Are you frustrated with the behaviors of a friend, family member, coworker, child, or spouse who suffers from depression?
Do you find yourself feeling rejected, neglected, or abandoned at times because the person in your life invests a lot of time in trying to stay emotionally and chemically balanced but excludes you in the process?
Do you get angry with your depressed loved one and then feel guilty afterward, as you realize he or she has little control over his or her emotions?
Do you get irritated when your significant other breaks the plans you have for spending time together because he or she is feeling depressed or anxious?
Do you lose your temper when you come home from a hard day's work to find dishes in the sink, the house a mess, the laundry piled up, and your depressed spouse, roommate, boyfriend, or girlfriend sitting on the couch, watching TV or reading a book?
Do you find yourself worrying about the person you love who suffers from depression because he or she may attempt to take his or her own life?
Does it feel as though your life revolves around how the depressed person is feeling most of the time?
If you identified with some of those questions, then the wisdom Cindy Help offers about understanding the depressed person will help you.
When you finish this audiobook about depression, you will understand:
This book is a great buy for people who like the title says, need help understanding people with depression. I don't personally suffer from it myself but I have friends who do and this guide really helped me to understand what's really going on with them and how they must be feeling.
It's an short listen, nice and informative, it reads smoothly and is written well.
Any additional comments?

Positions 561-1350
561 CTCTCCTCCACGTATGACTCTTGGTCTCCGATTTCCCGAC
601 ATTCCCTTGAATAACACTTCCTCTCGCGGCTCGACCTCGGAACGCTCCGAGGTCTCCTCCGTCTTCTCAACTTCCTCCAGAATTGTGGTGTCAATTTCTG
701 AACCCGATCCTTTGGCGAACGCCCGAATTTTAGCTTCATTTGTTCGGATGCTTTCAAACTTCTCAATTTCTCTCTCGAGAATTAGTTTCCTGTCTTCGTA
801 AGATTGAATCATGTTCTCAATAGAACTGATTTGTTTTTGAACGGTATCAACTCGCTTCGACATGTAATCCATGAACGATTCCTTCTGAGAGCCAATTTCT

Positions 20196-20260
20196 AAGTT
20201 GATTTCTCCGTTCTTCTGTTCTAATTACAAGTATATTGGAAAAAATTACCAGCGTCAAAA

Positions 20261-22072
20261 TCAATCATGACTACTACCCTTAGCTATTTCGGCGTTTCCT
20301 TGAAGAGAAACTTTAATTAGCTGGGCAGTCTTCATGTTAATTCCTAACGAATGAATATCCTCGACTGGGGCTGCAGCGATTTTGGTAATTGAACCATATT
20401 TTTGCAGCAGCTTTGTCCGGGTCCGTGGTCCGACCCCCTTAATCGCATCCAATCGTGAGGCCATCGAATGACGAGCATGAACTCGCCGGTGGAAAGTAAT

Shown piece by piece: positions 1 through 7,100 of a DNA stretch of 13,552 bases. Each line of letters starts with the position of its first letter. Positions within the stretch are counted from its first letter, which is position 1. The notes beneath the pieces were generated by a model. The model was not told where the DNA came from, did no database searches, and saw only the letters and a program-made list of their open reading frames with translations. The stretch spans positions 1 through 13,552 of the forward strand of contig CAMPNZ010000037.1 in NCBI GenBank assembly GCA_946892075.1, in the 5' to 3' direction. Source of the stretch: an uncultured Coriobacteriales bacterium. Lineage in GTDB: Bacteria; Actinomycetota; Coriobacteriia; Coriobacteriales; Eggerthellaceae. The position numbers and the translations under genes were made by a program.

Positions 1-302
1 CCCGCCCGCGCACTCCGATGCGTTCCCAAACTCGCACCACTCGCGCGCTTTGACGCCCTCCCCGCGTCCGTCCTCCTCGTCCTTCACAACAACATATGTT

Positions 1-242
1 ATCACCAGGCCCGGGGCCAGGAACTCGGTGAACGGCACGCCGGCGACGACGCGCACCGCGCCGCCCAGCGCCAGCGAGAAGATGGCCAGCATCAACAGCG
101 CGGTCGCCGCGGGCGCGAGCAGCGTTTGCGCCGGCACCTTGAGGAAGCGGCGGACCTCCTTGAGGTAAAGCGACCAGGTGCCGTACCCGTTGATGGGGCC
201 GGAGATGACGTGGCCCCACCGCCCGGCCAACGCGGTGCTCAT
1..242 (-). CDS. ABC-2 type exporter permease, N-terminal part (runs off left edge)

This book was not as helpful as I thought it would be. Most of it seemed like describing depression rather than how to help someone going through depression. While I do have a better understanding of depression, I'll see myself needing to search elsewhere to find out how to help someone going through this. Regardless, if you want a basic understanding on how depression works, this is a good place to start without taking up too much time to listen too.
Would you listen to Understanding the Depressed Person again? Why?
Absolutely. There is probably something else I can learn from it that I missed the first time .
What other book might you compare Understanding the Depressed Person to and why?
Any book about depression that can help someone should be considered alongside this title.
What about J. C. Anonymous’s performance did you like?
I like his calm voice and his clear annunciation.
What’s an idea from the book that you will remember?
I like that the book tells you what a depressed person needs. This enables you to know how to help yourself or whoever you know that needs a little extra care.
Any additional comments?
There are different types of depression and they aren't all the same. It is important to know the differences and what you can do about each type when someone you care about and love is suffering from the disorder. Reading books like this can certainly help that.
There are thousands of books about dealing with depression for people WITH depression. But it is hard for us to see our loved ones suffering from it, especially when we don't understand it or know how to help.
This was a hugely helpful look into understanding what a depressed person is going through, and what you can - and can't - do to help. Who would have thought something as simple as summer weather could trigger symptoms?
If you could sum up Understanding the Depressed Person in three words, what would they be?
Listen to them.
What was one of the most memorable moments of Understanding the Depressed Person?
Just really getting into the mind frame and learning to help others cope with these feelings. I have been there, and its a hard time.
Which character – as performed by J. C. Anonymous – was your favorite?
No characters, just a self help book.
What insight do you think you’ll apply from Understanding the Depressed Person?
Finding out what it is like to be on the other side of the fence when it comes to depression.